On April 17, Indonesians will also exercise their constitutional right to directly elect their president and vice president, as well as members of the House of Representatives, the Regional Representatives Council and various local councils.
Indonesian voters are more fortunate than their Thai counterparts. After the dissolution of the pro-Thaksin Shinawatra Thai Raksa Chart Party, it is almost certain that the pro-military Palang Pracharat Party will win the election. Premier Prayut Chan-o-cha, who led the military coup against a democratically elected government in 2014, looks certain to stay on in power as Palang Pracharat’s nominee for prime minister. So, is it a real general election?
For three decades until 1998 Indonesia lived under a military regime. Now, Indonesia is the third-largest democracy in the world after India and the United States. Some credit for that remarkable progress must go to the Indonesian military, who returned to barracks for the sake of restoring civilian supremacy.
Thailand is a great nation, which has never endured the pain and bitterness of colonial rule. HM King Bhumibol Adulyadej guided the Kingdom to a high level of development during his 70-year reign until his death in October 2016.
There were frequent military coups during his tenure, but the people obediently followed their King, on whom the survival of any junta totally depended. The world may have different opinions of Thai military rule during that time, but Thais accepted the situation because they knew they were safe under the King’s protection.
Thailand has won admiration in the region especially for its economic development. Its ability to reap huge revenues from agribusiness and tourism and to attract foreign investment for decades has amazed its neighbours.
Indonesia, for its part, has won plaudits around the world for its democratisation. On June 7, 1999, Indonesia sprang a surprise by demonstrating its democratic maturity in holding a free, fair and peaceful general election. The nation proved the international media wrong in their perception of ordinary, uneducated Indonesians as being unready for democracy.
It took Indonesia little more than a year, from the day the dictator Suharto stepped down in May 1998, to organise an international-standard election. In 1999, the democratically elected People’s Consultative Assembly (MPR) elected the president and vice president.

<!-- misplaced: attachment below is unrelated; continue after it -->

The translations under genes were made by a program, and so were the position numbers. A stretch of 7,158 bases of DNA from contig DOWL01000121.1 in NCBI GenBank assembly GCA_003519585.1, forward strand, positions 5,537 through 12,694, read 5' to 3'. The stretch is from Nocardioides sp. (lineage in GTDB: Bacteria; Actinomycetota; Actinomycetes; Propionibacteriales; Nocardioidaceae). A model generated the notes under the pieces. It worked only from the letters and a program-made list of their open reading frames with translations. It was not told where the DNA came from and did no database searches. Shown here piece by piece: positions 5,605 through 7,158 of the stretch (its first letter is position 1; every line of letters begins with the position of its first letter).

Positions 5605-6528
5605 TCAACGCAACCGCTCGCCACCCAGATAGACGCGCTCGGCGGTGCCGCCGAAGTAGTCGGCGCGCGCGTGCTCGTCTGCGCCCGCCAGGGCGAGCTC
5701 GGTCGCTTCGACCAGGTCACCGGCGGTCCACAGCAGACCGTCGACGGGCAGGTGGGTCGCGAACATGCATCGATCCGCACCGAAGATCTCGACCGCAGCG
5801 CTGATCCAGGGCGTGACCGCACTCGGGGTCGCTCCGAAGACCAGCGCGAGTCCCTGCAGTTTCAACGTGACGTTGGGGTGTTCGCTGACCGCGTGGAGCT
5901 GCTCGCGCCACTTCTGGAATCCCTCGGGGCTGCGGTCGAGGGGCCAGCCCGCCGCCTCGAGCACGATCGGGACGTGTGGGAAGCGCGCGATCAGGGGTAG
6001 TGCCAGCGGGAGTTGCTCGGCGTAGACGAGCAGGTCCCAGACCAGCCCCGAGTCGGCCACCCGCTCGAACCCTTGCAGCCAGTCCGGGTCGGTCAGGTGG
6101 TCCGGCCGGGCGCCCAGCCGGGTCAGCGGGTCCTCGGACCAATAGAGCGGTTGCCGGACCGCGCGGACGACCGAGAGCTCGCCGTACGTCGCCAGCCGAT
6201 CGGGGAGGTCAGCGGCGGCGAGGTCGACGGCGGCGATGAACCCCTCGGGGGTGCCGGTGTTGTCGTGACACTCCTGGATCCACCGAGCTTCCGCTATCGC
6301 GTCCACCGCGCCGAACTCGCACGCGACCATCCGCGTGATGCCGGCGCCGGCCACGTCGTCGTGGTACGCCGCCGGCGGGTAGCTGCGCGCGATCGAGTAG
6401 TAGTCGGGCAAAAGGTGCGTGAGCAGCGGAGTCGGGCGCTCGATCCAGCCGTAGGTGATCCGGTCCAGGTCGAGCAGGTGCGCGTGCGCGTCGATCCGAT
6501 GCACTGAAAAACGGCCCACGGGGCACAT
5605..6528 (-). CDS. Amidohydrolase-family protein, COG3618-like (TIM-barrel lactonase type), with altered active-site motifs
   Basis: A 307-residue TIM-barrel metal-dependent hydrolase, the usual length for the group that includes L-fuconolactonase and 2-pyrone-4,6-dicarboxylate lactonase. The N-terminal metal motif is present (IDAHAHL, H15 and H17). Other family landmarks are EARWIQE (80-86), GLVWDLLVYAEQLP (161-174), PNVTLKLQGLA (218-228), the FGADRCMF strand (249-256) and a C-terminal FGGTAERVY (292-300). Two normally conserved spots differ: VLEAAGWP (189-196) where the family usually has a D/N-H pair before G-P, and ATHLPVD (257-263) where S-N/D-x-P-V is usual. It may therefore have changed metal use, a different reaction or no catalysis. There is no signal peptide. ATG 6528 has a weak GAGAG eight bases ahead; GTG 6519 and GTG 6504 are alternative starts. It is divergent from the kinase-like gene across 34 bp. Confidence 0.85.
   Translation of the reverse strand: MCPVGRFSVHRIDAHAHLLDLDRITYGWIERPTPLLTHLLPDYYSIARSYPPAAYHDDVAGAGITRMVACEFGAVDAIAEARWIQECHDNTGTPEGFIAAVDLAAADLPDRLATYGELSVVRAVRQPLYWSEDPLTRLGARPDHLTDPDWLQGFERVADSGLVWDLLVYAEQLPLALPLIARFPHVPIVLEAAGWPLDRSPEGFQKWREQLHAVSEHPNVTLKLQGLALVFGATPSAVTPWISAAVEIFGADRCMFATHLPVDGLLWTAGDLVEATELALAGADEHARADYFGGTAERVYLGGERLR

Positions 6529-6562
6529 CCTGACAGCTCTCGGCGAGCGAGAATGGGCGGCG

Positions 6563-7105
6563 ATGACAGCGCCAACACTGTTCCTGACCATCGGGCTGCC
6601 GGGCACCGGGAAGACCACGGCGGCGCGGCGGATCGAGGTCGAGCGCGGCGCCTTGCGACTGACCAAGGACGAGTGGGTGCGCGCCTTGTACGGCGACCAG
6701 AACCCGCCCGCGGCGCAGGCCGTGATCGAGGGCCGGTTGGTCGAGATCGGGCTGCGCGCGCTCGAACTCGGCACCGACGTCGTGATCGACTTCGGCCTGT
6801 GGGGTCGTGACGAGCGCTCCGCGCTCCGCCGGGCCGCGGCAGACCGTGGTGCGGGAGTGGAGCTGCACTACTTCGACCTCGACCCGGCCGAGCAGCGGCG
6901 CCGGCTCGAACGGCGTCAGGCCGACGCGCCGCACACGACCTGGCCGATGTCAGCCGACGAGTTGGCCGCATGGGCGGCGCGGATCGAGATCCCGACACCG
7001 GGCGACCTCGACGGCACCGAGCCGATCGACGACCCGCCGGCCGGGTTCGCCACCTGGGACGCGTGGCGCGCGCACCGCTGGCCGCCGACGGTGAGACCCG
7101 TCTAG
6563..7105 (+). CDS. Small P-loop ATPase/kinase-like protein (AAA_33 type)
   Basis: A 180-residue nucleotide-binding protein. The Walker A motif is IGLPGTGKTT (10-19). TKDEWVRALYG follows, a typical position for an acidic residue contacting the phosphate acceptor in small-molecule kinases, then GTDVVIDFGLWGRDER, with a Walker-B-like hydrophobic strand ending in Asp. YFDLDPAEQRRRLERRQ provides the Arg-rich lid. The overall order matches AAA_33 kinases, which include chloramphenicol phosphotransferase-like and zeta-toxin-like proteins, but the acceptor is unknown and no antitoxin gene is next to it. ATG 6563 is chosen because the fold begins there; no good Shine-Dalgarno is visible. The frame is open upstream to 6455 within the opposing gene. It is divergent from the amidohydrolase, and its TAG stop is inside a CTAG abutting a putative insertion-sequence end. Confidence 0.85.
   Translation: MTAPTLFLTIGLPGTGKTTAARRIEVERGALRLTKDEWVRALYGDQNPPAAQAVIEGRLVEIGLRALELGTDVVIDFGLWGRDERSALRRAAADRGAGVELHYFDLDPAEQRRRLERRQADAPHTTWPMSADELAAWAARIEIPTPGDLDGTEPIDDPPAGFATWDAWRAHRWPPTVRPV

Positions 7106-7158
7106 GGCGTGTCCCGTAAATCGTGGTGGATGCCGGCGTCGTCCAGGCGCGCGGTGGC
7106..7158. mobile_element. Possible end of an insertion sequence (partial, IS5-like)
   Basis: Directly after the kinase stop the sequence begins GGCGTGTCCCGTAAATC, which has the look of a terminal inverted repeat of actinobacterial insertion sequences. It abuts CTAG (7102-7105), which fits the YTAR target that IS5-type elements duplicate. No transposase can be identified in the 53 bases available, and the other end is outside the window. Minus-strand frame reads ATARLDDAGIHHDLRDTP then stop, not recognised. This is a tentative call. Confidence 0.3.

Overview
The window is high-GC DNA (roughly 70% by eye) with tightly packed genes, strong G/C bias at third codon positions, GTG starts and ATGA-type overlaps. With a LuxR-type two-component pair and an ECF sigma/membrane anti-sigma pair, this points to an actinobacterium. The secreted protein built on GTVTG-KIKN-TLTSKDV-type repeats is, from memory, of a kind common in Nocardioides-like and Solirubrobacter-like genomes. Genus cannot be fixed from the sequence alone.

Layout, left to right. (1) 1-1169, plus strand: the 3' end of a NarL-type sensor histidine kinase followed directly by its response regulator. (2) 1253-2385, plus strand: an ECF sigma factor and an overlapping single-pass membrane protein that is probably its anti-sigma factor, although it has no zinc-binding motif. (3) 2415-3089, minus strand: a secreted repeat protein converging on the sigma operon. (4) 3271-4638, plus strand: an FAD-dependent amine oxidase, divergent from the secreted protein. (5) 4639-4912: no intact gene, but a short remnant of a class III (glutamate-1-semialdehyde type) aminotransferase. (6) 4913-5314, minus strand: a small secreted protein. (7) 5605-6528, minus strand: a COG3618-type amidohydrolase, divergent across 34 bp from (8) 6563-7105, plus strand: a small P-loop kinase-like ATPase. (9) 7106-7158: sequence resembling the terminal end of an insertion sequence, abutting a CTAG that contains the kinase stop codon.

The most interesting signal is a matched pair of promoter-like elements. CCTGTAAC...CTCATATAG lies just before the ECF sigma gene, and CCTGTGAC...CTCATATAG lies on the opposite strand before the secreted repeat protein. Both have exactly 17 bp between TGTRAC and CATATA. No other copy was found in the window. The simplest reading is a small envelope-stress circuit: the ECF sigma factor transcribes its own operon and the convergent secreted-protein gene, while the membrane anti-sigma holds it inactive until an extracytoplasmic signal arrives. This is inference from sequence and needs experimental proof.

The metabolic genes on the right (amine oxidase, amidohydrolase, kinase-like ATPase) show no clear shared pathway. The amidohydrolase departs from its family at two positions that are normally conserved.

The next five years saw further democratic progress. In 2004, for the first time since independence in 1945, Indonesia directly elected its president and vice president. Our electoral system is simpler than that of the US and more democratic than that in many developed countries, including Australia.
Soldiers have still not withdrawn entirely from Indonesian politics, however.
Earlier this month, academic and rights activist Robertus Robert was arrested and charged with insulting the military for singing words chanted by anti-Suharto demonstrators in 1998 to mock the abusive behaviour of soldiers.
Critics have criticised the plan as a gateway to reinstating the military’s power. President Joko “Jokowi” Widodo has backed the move, which he says will tackle the oversupply of colonels and generals. His government has dismissed fears that the military will return to power.
Public opinion is sharply divided over Robertus’s attack on the military, but his warning has prompted the generals to reiterate their promise not to leave barracks and claw their way back into power.
As for Thailand, the situation has been complicated by a junta that has morphed into a political party. This will blur the line between military and civilian rule after next week’s election, when a junta-appointed Senate will further cement military influence.
As such, Thailand’s latest bid to deliver democratic rule, promised to its people by the country’s 1932 revolution, is off to a shaky start. For guidance on the journey ahead, it could do worse than look to Indonesia.